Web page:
Throughout the 1990’s I sailed J24s and in the latter part of that decade, the team that I sailed with got pretty good. I was one fifth of a team called Fuzzy Duck – legends in the bar, weapons-grade at the end of year class-association gathering, wrecking balls at Cowes Week and somehow, pretty slick on the water. We got to a level to challenge nationally, flirted with Europe but always knew that there was another level.
In Wales (of all places) in 1994, Ken Read came over to the UK already a four-time world champion (he went on to record six) and won his fifth title and the story of how his crew could steer the boat downwind through crew movement alone entered the lexicon of sailing myths. The American dominance of the fleet in that era was incredible. King Kenny moved on to bigger and better things only to be replaced by Bill Fortenberry, Chris Larson, Vince Brun and in 1998, Terry Hutchinson all etching their names on the trophy. The Americans were very very tough to beat.
That ’98 win in J24’s was almost inevitable. Terry Hutchinson was a huge name on the scene in Corel 45’s and Mumm 36’s having already bagged a Congressional Cup in ’92. But it was just the start as he went offshore with success in the IMS division, won three world championships in the Farr 40 class and then found his forte in the TP52 class where the Quantum Racing Team were pretty well unbeatable.
Terry’s Cup career has been interesting. The America One challenge in 2000 that came so close and was put to the sword ultimately by failure of luminous sailcloth (I kid you not), saw Terry on mainsheet. Dennis Conner’s last hurrah Stars & Stripes campaign came in 2003, say no more. Terry then had a decent run with Team New Zealand in 2007 that saw the Kiwis through to the final but ultimately aced by Alinghi despite two race wins in the Match. A brief flirtation with the Swedes of Artemis in 2011 and then a near-ten year break from the competition before arriving as skipper and Executive Director of American Magic.
The Cup is a long game littered with disappointments, heartbreak and heartache. It’s difficult to win. So many elements have to come together: Funding, building, design, testing, team, support crew. If one element fails, you simply will not win. Ultimately success trickles up from the security guards at the base to the chefs, to the comms team, through marketing and up through the designers, boatbuilders, sailors, mechatronics team (!) right to the management and team principals.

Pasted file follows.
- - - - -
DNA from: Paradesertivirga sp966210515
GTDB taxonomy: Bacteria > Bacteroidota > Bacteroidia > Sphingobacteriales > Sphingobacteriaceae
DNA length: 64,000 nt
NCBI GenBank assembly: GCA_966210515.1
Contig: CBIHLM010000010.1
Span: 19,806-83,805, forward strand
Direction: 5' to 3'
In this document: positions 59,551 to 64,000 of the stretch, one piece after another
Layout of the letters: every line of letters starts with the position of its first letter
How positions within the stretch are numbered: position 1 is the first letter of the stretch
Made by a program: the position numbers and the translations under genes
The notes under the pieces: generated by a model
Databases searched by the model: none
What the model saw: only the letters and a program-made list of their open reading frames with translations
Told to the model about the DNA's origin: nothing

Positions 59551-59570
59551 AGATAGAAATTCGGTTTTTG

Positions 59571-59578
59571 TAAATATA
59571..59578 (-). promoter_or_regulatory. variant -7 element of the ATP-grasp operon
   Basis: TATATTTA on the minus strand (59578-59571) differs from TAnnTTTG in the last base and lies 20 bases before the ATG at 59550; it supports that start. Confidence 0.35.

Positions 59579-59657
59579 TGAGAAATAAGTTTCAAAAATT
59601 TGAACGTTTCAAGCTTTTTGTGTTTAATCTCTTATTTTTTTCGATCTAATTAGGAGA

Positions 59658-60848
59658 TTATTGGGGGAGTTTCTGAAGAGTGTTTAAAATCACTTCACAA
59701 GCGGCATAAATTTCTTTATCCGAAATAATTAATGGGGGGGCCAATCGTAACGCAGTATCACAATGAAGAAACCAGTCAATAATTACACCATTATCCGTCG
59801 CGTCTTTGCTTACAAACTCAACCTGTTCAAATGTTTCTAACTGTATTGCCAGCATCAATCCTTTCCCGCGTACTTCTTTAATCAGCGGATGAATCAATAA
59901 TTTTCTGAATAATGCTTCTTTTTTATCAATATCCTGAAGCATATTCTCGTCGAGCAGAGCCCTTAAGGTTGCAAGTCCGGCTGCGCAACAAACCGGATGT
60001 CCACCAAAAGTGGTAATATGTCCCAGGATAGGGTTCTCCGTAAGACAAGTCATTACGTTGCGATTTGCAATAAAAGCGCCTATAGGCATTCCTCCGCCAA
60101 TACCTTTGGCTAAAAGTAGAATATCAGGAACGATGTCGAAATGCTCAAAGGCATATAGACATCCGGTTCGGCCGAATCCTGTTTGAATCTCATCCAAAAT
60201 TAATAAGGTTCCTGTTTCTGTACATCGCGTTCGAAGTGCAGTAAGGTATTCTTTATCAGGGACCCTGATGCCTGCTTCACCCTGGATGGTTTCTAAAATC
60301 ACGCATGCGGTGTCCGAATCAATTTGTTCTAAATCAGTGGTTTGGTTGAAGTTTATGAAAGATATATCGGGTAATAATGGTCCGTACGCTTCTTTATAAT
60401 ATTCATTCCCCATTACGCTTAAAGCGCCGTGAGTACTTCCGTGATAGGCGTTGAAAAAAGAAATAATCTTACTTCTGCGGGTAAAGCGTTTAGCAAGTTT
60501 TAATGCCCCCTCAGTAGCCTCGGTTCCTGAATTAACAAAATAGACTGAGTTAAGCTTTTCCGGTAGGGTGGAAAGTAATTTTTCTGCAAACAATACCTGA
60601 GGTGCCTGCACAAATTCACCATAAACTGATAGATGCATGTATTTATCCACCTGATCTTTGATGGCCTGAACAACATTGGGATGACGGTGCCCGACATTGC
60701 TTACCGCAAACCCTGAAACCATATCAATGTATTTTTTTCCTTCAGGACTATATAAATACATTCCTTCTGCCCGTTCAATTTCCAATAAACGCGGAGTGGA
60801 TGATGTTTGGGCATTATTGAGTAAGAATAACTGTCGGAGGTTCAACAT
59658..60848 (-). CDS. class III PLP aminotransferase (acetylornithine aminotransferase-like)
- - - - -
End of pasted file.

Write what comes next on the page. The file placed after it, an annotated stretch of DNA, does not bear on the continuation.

Hutchinson knows this game borne from long experience and what has been assembled at American Magic is exemplary. They have got so much right in this cycle. In Hap Fauth, Doug DeVos and Roger Penske they have Team Principals with quiet ambition, long experience and a firm hand on the tiller. In Phil Lotz they have the experience and respect to be expected of the position of Commodore of the most prestigious yacht club in the world. And in the New York Yacht Club they have the full, undying support of a membership that has been this way before. Meanwhile, Marcelo Botin’s design team are close to the best on the planet.
On the water, Hutchinson has assembled a no-nonsense team buried in the analysis and with their feet on the ground. Results are flowing. The performance is undeniable. Off the water, Terry is protecting his sailors on the podium, keeping the message on track and it’s the blueprint for how a challenger should conduct themselves. No controversy, get on with the job. Quietly let others take the limelight. Say the right things. Be courteous. Humble and then hit hard.
This is Terry’s time and the Challengers have got it all-on to try and catch them. It will be close with Prada but the world is waking up to the magic in American Magic.
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